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By Jennifer Hancock

The Humanist Approach to Grief and Grieving

How to grieve and maintain your sanity. A rational and compassionate approach to bereavement. Non-religious individuals who are experiencing grief need a resource that they can turn to as they process their grief. They need a resource that will help them cope, as Humanists, with the emotional trauma that is the grieving process. This is that book.


While there has been a lot written about grief, not much has been written from an explicitly Humanist perspective. The needs of a Humanist, while grieving, are slightly different from others because Humanists, being rationalists, refuse to allow themselves to be comforted by the false hope of reunion that is a staple of religious belief.



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By sharing her pragmatic Humanist approach to living life fully and intentionally, Jennifer Hancock has transformed the lives of those who have been touched by her work.  By encouraging people be the best, most ethical humans they can be, she consistently challenges people to think about and question who they are, what they are and more importantly, how they want to be.


She is one of the few individuals in America who was raised as a Humanist and she brings her delightful sense of humor, creativity, and compassion combined with a no-nonsense approach to all of her work and her coaching. She will help you focus on what really matters in your life and will teach you the practical skills you need to live your life the way you know you should be: ethically, compassionately and responsibly.

"There's no easy way to deal with grief. According to every major religion, the only way to get past grief is to imagine that those you have lost are "in a better place" in which you may one day see them again, and that the loss was part of a larger, cosmic plan for everyone's lives. Many find little consolation in this view, however, because it does not address the feeling of loss you are experiencing at the time and merely offsets the feelings with others you are supposed to embrace in the place of the grief. Still, for many such a small measure of hope can be comforting in turbulent times. Those who lack religious belief, however, have a different problem in that we cannot find comfort in what we believe to be false hopes. How, then, can the non-religious grieve, and how can they find a path through that grief to find happiness in their lives once again? That is the question Jen Hancock addresses in her short book, The Humanist Approach to Grief and Grieving.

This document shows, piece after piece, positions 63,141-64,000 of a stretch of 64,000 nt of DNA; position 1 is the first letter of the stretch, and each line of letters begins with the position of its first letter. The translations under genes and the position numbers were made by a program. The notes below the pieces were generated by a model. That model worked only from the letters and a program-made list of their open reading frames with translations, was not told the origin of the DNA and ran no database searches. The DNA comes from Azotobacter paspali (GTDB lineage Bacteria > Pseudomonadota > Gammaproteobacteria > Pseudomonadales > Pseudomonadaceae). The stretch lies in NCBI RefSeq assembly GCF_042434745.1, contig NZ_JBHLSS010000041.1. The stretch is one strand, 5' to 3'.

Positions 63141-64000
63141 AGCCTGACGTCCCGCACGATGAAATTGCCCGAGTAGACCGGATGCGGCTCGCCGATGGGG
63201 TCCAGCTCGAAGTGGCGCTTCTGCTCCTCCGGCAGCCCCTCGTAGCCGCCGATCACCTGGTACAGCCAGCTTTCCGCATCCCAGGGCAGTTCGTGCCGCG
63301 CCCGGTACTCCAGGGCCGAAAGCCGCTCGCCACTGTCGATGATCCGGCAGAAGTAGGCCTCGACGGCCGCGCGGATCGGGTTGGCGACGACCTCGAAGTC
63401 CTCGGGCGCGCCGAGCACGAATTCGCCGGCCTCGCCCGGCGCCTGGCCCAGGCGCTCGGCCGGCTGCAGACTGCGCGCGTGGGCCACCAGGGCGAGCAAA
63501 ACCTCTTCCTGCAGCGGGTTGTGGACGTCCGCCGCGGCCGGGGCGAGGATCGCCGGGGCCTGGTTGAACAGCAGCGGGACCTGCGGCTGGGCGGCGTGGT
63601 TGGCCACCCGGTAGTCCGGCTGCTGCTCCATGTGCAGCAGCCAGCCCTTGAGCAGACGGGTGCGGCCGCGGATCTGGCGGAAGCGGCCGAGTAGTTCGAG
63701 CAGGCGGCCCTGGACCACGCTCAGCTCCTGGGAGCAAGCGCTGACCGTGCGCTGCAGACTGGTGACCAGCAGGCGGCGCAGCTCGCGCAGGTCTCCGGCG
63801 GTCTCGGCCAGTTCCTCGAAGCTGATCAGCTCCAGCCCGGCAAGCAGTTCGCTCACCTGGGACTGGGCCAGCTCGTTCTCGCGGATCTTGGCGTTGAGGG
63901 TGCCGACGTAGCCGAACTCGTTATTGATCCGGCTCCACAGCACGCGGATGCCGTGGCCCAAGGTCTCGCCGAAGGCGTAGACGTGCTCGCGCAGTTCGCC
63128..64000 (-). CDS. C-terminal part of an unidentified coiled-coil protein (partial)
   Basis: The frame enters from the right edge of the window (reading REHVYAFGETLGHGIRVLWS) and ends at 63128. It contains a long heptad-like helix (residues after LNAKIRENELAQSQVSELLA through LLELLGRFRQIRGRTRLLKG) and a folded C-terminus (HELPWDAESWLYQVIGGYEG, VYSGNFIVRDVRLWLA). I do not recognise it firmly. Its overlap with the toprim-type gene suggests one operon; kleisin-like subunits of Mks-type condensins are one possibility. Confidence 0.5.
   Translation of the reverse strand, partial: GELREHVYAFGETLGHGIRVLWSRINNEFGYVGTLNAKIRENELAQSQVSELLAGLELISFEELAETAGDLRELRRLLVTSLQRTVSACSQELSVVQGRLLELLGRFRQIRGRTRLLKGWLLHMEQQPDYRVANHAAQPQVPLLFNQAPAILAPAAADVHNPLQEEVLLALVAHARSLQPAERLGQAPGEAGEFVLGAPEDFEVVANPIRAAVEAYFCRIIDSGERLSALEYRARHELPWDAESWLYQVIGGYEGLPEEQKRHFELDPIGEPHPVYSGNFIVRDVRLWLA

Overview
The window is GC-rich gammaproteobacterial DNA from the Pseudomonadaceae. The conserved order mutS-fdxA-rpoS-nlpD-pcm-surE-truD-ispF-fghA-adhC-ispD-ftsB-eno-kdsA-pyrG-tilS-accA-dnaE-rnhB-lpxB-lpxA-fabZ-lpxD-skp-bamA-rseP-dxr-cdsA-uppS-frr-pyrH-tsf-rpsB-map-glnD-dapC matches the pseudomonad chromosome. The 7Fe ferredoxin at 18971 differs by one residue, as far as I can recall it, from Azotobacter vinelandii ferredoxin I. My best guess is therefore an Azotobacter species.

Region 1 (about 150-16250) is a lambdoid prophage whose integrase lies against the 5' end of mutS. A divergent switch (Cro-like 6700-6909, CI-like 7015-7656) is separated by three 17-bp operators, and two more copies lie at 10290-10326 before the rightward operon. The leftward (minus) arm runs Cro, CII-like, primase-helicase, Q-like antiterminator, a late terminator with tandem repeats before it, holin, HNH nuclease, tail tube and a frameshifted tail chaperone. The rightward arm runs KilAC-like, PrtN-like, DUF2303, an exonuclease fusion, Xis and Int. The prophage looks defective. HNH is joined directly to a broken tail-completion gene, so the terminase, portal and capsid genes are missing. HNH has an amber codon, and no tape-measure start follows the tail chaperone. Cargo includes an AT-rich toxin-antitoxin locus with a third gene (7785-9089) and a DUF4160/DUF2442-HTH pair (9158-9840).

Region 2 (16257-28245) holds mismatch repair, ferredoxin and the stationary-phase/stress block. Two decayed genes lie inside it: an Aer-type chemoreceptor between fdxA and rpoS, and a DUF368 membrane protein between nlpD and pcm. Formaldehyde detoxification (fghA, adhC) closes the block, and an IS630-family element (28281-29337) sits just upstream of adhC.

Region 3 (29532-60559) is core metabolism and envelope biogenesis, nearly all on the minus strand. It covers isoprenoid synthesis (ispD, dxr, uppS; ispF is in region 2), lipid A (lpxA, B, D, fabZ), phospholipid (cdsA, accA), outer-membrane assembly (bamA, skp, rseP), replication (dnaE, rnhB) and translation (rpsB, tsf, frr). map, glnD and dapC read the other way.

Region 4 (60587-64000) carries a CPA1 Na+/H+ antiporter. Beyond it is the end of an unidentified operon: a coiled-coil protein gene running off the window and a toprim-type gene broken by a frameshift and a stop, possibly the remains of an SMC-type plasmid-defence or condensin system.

Jen approaches the subject not as someone offering a salve to medicate you out of your worries, but as someone who knows grief personally and is now offering to pass the torch gained by her experiences on to others so that their ways may be lit. She shares a heartbreaking personal story, but refuses to take the easy path of clinging to false hopes and instead embraces reality: she will never get to watch her daughter grow up and live her own life, and will never meet up with her in any afterlife either, but she can better honor her daughter by choosing to live on and to allow happiness in her life once again than by wallowing in the loss forever. This is a crucial part of the essence of Humanism: life is for the living, so embrace it and move forward."

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